(Bloomberg) -- For the first time in years, Taiwan’s insurers are snapping up local Treasury bills, a sign of desperation as they grapple with what to do with a wave of cash from the redemption of foreign investments.
At least $17.4 billion from Formosa bonds -- securities listed in Taiwan but denominated mainly in dollars -- were called or will be repaid early in the six months through March 2020, according to data compiled by Bloomberg based on issuers’ announcements. Buying fresh Formosa bonds, or other investments linked to overseas assets, has become harder thanks to moves by Taiwanese regulators to limit insurers’ foreign-currency exposure.
That explains why institutional investors that usually prefer long-dated assets to match their liabilities popped up at recent auctions of 273-day and even 182-day bills issued by Taiwan’s Finance Ministry. Insurers took up 10% of the nine-month bill and almost 9% of the six-month one, in their first such bill purchases since 2016.
“It’s surprising that they bought the Treasury bills, as they usually invest in longer-term bonds,” said Aaron Shie, a trader at Concord Securities in Taipei. The flatness of the yield curve might help explain the move, Shie said.
Interest rates on the bills sold earlier this month were each about 0.48%, not terribly far from the 0.795% yield on 20-year bonds sold at an auction on Tuesday. Insurers lapped up 41% of the longer-tenor bonds, even with their record-low rate.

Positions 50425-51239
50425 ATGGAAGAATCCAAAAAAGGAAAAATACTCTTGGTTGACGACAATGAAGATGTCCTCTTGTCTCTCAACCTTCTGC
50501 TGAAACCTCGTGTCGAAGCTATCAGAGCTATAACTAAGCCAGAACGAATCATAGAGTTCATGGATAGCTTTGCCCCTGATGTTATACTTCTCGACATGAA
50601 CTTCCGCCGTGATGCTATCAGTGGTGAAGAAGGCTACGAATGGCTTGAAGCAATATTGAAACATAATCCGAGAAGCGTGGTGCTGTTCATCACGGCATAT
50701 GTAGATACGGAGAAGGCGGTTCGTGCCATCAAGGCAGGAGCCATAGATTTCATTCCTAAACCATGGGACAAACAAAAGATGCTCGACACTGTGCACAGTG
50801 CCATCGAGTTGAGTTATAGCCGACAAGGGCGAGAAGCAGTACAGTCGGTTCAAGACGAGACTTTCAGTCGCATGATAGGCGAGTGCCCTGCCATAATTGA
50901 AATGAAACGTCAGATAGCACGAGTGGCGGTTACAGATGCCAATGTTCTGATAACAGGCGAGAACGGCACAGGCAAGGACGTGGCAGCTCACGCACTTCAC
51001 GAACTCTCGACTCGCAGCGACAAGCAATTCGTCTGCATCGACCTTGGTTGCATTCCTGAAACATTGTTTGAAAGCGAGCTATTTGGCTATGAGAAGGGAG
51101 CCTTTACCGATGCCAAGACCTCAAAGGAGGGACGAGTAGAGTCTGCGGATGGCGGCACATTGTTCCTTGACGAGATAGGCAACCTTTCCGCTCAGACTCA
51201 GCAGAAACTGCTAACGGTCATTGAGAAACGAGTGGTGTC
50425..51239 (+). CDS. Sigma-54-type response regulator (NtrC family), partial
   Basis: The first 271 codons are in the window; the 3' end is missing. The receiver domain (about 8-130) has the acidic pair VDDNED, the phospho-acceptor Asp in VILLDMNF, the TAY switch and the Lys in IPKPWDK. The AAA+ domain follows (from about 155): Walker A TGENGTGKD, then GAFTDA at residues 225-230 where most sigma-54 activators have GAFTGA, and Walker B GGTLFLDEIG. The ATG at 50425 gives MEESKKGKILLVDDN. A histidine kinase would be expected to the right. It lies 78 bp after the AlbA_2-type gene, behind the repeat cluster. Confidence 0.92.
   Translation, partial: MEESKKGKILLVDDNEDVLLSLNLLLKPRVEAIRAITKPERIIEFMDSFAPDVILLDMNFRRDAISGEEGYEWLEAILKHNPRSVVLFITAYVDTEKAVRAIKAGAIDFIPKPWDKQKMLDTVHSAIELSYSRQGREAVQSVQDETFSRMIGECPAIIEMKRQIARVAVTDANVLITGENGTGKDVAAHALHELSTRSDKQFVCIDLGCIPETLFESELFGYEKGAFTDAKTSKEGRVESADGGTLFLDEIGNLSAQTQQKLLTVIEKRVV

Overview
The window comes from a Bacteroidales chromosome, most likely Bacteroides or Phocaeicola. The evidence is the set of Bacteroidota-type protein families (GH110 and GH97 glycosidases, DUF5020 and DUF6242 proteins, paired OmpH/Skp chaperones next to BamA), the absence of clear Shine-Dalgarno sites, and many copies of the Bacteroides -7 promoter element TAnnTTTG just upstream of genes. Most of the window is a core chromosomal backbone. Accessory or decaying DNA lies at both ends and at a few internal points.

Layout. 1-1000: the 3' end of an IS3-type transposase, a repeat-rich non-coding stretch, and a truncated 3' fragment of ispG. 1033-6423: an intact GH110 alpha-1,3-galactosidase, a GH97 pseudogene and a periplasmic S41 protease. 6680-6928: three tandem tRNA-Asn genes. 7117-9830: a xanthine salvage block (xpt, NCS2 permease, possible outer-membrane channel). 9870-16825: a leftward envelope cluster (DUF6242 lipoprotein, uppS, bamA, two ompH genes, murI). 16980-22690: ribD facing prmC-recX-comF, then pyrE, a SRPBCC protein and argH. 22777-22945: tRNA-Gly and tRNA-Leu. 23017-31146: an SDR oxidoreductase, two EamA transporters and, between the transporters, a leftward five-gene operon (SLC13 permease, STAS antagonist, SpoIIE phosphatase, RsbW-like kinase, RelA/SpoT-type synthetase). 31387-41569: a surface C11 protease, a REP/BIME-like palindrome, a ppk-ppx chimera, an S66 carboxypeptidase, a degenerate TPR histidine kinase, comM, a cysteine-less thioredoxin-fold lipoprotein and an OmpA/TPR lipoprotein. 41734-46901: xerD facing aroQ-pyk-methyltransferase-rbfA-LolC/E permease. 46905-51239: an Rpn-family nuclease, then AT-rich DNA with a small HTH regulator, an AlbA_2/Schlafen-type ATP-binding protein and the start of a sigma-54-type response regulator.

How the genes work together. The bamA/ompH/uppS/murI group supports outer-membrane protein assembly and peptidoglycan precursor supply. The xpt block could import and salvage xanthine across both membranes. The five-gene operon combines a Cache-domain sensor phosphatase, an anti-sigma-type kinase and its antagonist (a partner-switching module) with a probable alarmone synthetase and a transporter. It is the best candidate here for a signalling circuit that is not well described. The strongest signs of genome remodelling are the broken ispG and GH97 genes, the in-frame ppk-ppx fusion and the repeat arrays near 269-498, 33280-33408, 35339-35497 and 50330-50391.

The yield on Taiwan’s 10-year government bonds fell to 0.6226% Thursday, the lowest-ever closing level.
The bills at least offer the option of a fresh investment at maturity later this year, and the potential for higher returns should yields climb as the global economy pulls out of its current slowdown.
The flip side is that sustained demand from the insurers may keep a lid on fixed-income returns, as Formosa bonds face early maturities. Almost all buyers of Formosa bonds are insurers. Issuers of the callable securities have lately been retiring them when able, taking advantage of lower interest rates.
The majority of the $186 billion in outstanding Formosa bonds are callable, with around $23 billion estimated to be redeemed early in the first quarter, Lawrence Lai, Standard Chartered Bank strategist in Singapore, wrote in a note earlier this month.
Given prospects for strong demand, Taiwan’s 10-year government bond yield is seen sinking to a record low of 0.6% by April, according to a Bloomberg survey published last month. It closed lower at 0.63% Wednesday, reaching a five-month low a day after another strong debt sale.
With regulators’ worries over foreign-currency exposure, the recent auction patterns may be around for a while.
“Overseas investment may grow slowly” due to regulatory limits, a Fubon Life Insurance Co. representative said in a written response to questions. “Given that spare cash at hand is pretty big,” insurers have been looking at longer-term bonds along with bond exchange-traded funds, stocks, property and short-term assets from T-bills to bank-deposits and commercial paper, according to Fubon.
(Updates bond yield in the sixth paragraph, adds comment on Formosa bonds in the ninth paragraph.)
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